Next Thursday Son #2, who doesn’t get a name anymore, will be home. Then finally we can all go see The Lion, the Witch and the Wardrobe….all 11 of us. I can hardly wait.

I hope to spend the next few days posting Christmas book suggestions and cookie recipes.

We finished reading aloud The Wind in the Willows and The Lion, the Witch and the Wardrobe. Now we are reading The Lion in the Box (lions are in) by Marguerite De Angeli and The Romance of the Christmas Card by Kate Douglas Wiggin. Kate and Marguerite are two of our favorite authors.

Our favorite De Angeli is The Black Fox of Lorne. Hopefully we will get Turkey for Christmas by De Angeli and The Bird’s Christmas Carol by Wiggin in before the holidays end.

We read The Bird’s Chrismas Carol every year and it never gets old. We relate very much to the Ruggleses in the rear.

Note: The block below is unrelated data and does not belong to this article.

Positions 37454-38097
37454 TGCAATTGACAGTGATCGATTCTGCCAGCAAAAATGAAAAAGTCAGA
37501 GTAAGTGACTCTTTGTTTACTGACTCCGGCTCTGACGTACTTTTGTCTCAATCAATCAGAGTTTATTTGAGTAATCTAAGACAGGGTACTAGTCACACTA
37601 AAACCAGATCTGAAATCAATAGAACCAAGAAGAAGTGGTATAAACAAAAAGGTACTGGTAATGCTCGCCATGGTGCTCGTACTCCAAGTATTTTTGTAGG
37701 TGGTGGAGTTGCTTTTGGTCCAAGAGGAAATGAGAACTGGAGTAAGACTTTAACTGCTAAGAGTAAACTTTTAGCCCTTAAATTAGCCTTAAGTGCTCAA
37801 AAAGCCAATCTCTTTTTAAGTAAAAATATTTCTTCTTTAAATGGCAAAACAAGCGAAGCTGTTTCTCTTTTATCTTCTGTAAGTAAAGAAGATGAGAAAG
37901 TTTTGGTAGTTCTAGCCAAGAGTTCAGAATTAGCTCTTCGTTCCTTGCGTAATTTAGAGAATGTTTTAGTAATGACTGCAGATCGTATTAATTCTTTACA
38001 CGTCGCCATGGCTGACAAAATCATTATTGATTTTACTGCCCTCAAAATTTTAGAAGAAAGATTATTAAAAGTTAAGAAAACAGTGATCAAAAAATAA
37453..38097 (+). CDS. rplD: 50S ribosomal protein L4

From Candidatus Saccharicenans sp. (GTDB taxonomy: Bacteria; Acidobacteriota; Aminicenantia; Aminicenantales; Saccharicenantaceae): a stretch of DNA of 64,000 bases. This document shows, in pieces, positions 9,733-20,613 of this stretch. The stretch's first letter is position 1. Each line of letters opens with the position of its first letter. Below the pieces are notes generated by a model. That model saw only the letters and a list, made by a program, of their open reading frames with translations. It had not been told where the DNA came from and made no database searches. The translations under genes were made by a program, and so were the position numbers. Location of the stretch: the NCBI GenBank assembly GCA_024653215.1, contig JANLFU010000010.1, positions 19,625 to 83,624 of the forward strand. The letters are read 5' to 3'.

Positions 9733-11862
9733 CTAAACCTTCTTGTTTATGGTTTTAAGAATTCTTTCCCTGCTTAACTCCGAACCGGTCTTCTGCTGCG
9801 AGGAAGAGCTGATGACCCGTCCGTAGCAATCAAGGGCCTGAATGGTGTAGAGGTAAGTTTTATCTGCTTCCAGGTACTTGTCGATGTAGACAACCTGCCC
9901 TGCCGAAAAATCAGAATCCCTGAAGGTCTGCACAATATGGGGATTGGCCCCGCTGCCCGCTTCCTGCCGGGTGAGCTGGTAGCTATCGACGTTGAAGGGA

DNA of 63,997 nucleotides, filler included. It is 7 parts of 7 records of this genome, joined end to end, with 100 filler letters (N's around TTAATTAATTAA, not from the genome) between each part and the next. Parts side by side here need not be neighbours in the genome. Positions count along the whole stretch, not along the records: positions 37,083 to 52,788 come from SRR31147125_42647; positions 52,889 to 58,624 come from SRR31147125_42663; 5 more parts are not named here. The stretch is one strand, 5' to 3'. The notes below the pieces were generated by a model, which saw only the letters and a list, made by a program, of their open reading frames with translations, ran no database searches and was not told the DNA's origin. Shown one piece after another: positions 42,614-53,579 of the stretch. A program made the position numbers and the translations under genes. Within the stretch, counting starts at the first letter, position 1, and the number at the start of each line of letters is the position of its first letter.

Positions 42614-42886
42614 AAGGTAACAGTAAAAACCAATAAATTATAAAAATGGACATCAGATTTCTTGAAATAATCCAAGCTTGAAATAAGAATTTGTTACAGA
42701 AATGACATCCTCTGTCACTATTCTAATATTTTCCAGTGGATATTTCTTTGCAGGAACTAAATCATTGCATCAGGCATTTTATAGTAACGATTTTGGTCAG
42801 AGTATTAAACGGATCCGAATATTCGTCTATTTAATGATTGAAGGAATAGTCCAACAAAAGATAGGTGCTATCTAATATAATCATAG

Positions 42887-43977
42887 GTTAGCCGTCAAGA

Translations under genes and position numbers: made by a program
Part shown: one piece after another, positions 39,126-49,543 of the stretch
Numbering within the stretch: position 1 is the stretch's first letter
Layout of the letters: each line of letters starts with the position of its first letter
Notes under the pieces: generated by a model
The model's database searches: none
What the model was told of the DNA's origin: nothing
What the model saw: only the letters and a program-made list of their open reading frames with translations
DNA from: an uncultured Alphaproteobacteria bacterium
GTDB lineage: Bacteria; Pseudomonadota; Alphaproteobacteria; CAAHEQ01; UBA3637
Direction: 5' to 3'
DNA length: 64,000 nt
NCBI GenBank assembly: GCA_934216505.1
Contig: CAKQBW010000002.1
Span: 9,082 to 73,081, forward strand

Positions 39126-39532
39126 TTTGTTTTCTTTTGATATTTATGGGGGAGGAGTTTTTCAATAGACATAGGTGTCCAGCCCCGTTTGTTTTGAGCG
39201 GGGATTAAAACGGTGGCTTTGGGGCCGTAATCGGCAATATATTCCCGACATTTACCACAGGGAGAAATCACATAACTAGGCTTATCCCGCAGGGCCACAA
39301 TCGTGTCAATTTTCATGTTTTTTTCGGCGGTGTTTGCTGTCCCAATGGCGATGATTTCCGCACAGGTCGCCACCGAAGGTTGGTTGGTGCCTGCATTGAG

The kids voted not to read A Christmas Carol out loud this year. Last year we skipped it too and read the Ambleside suggestion of The Chimes instead. I am afraid this year we have substituted C S Lewis for Charles Dickens.

Although there is no danger of reading dying out in our home, I sometimes find myself hoping that watching movies also contributes positively to our family culture. We sure watch more movies nowadays than we did years ago.

Lately it has been fun to read what others are saying about Pride and Prejudice and LWW. I have already planned to dislike LWW because of the writing style of Lewis. How can a film capture that? Because of this planned discontent, my children have labelled me a snob.